‘Breaded’ Tilapia with Tomatillo Sauce and Mexican Salad

Helloooooo 2011!  It’s a new year, which means new resolutions.  One of my resolutions is to start contributing to TLSP again.  I love cooking, I’m passionate about the link between nutrition and wellness, and I’ve missed sharing those things with you.  Hopefully, I can inspire some of my fellow teammates to jump back on the bandwagon too!  Without further delay, below you’ll find my recipe for ‘breaded’ fish.  I might have shared a similar recipe in the past, but I’ve since perfected it with the appropriate amount of what shall we say…crunch!  I’ve also developed a sauce that is both simple and tasty. As for the Mexican Salad, I came up with this while working with the South-of-the-Border theme and using what I had in the kitchen.  Feel free to experiment with it and enjoy!

As a side-note, I recently made another trip to MooJesus! with my good friend,  Lyssa Myska Allen.  As a result, I have a wonderful supply of raw dairy products–some of which are used in this recipe.  As always, if you don’t have access to raw dairy or if it doesn’t fit into your diet, you can easily omit it.

‘Breaded’ Tilapia

  • Tilapia filets
  • Eggs (1 egg per 2 pieces of fish)
  • Nut flour of your choice (I grind my own, and you can see the highly controversial…wink, wink, nod, nod…. post here)
  • Garlic powder
  • Salt
  • Pepper
  • Coconut oil (enough to coat entire pan)
  • Non-stick pan

Place your nut flour–store bought or homemade–in a plate.  I make my own not only because it’s cheaper, but also because the nuts oxidize and go rancid quickly once ground.  Add seasonings of your choice.  For this recipe, I suggest salt, pepper, and garlic powder–the amount depends on the quantity of fish you’re making, so just season to TASTE.  In another plate, break your eggs and mix with a fork to combine the yolk and whites.  In your non-stick pan, heat coconut oil or some other heat stable oil over medium-high heat.  I emphasize this because too many people cook with oils that are not heat stable, and therefore oxidize when exposed to heat and become toxic (do you hear me you olive oil lovers???).  While the oil is heating, dredge your fish filets first in the egg, and then in the flour.  Once the oil is hot (it should sizzle when you drop a  piece of the breading in), place your filets in the skillet and reduce to medium heat.  Cook 2-3 minutes on each side until breading is golden brown and fish is flaky.  Once done, remove from pan and place on serving plate.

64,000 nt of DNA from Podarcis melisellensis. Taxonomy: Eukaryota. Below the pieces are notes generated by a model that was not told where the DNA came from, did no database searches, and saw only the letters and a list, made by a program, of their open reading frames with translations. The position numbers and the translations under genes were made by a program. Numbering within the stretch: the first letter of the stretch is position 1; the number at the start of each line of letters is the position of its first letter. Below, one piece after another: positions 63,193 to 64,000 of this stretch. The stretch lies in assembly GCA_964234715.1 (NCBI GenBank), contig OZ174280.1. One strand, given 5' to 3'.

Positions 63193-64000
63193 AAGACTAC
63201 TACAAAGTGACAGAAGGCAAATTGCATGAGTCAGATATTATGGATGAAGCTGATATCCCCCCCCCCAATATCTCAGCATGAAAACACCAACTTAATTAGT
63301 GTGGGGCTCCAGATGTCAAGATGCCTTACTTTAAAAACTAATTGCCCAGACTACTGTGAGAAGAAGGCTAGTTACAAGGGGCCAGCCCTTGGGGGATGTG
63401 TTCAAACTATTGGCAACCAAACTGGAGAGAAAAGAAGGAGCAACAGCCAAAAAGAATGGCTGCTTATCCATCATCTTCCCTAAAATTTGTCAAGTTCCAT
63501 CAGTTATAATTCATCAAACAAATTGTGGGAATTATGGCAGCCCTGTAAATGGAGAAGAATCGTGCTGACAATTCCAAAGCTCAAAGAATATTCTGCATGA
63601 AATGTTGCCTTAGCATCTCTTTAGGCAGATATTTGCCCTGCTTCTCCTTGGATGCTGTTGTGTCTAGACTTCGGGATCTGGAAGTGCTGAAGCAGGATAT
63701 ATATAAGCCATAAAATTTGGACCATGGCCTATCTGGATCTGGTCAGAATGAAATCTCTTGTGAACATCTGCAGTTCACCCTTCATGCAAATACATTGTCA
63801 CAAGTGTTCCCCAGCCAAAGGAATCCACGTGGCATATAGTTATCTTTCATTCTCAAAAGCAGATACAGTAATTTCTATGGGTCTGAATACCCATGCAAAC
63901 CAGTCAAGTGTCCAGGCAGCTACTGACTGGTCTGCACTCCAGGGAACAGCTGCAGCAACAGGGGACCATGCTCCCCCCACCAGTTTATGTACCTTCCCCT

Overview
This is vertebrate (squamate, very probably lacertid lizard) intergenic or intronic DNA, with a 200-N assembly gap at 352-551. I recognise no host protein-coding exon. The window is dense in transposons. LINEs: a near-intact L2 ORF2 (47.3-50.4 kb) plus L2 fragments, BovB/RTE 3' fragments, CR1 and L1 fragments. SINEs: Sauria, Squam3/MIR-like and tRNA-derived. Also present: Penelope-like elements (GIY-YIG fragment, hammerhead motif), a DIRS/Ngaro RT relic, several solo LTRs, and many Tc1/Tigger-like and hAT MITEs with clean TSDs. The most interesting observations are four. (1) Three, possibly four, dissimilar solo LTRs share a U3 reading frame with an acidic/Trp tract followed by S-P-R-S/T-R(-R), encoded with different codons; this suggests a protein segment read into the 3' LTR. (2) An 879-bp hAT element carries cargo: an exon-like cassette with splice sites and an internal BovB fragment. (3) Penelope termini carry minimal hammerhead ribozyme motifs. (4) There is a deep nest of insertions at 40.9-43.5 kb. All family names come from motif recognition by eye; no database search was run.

Tomatillo  Sauce

  • Tomatillo Salsa
  • Raw heavy cream
  • Raw butter

While your fish is cooking, heat raw butter in sautee pan over medium heat. Add tomatillo salsa, and then cream.  Heat through until warm, and then spoon over fish.  I’m all about quick meals, so I actually cheated and bought my salsa from Whole Foods. If you so desire, you can easily make your own by combining tomatillos, jalapenos, onions, and cilantro in a food processor.  Also, if you want to skip the dairy, the tomatillo salsa would make a nice sauce in its own right.

Mexican Salad

  • Baby Spinach, chopped
  • Avocados, chopped
  • Red Onion, sliced
  • Jicama, julienned
  • Cilantro, chopped
  • Feta cheese, crumbled (optional)
  • Lemon or lime juice
  • Olive oil
  • Sea salt
  • Pepper

Combine all above ingredients in bowel, mix, and then serve!

Unfortunately, I forgot to take pictures when I made this the other day, but it is a beautiful presentation and equally delicious.  It also shouldn’t take more than 30 minutes to prepare.  I will post pictures next time I make it.

Also, if you’d like more information about MooJesus! and their fabulous cafe and working farm/ranch, please visit them online at Moojesus.com.  I can’t say enough wonderful things about the family that runs this place. Furthermore, who wouldn’t want to visit a place called MooJesus! located at Everything Jesus Ranch?!!

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One Response to “‘Breaded’ Tilapia with Tomatillo Sauce and Mexican Salad”

  1. Did you know that farmed tilapia is probably one of the worst foods for you on a paleo-esque diet? It is very high in PUFAs due to all the corn and grain products they feed tilapia. You’d be much better going with a cold water oily fish like salmon or tuna.

    http://www.thenourishinggourmet.com/2010/01/farmed-tilapia-good-for-the-environment-bad-for-you.html

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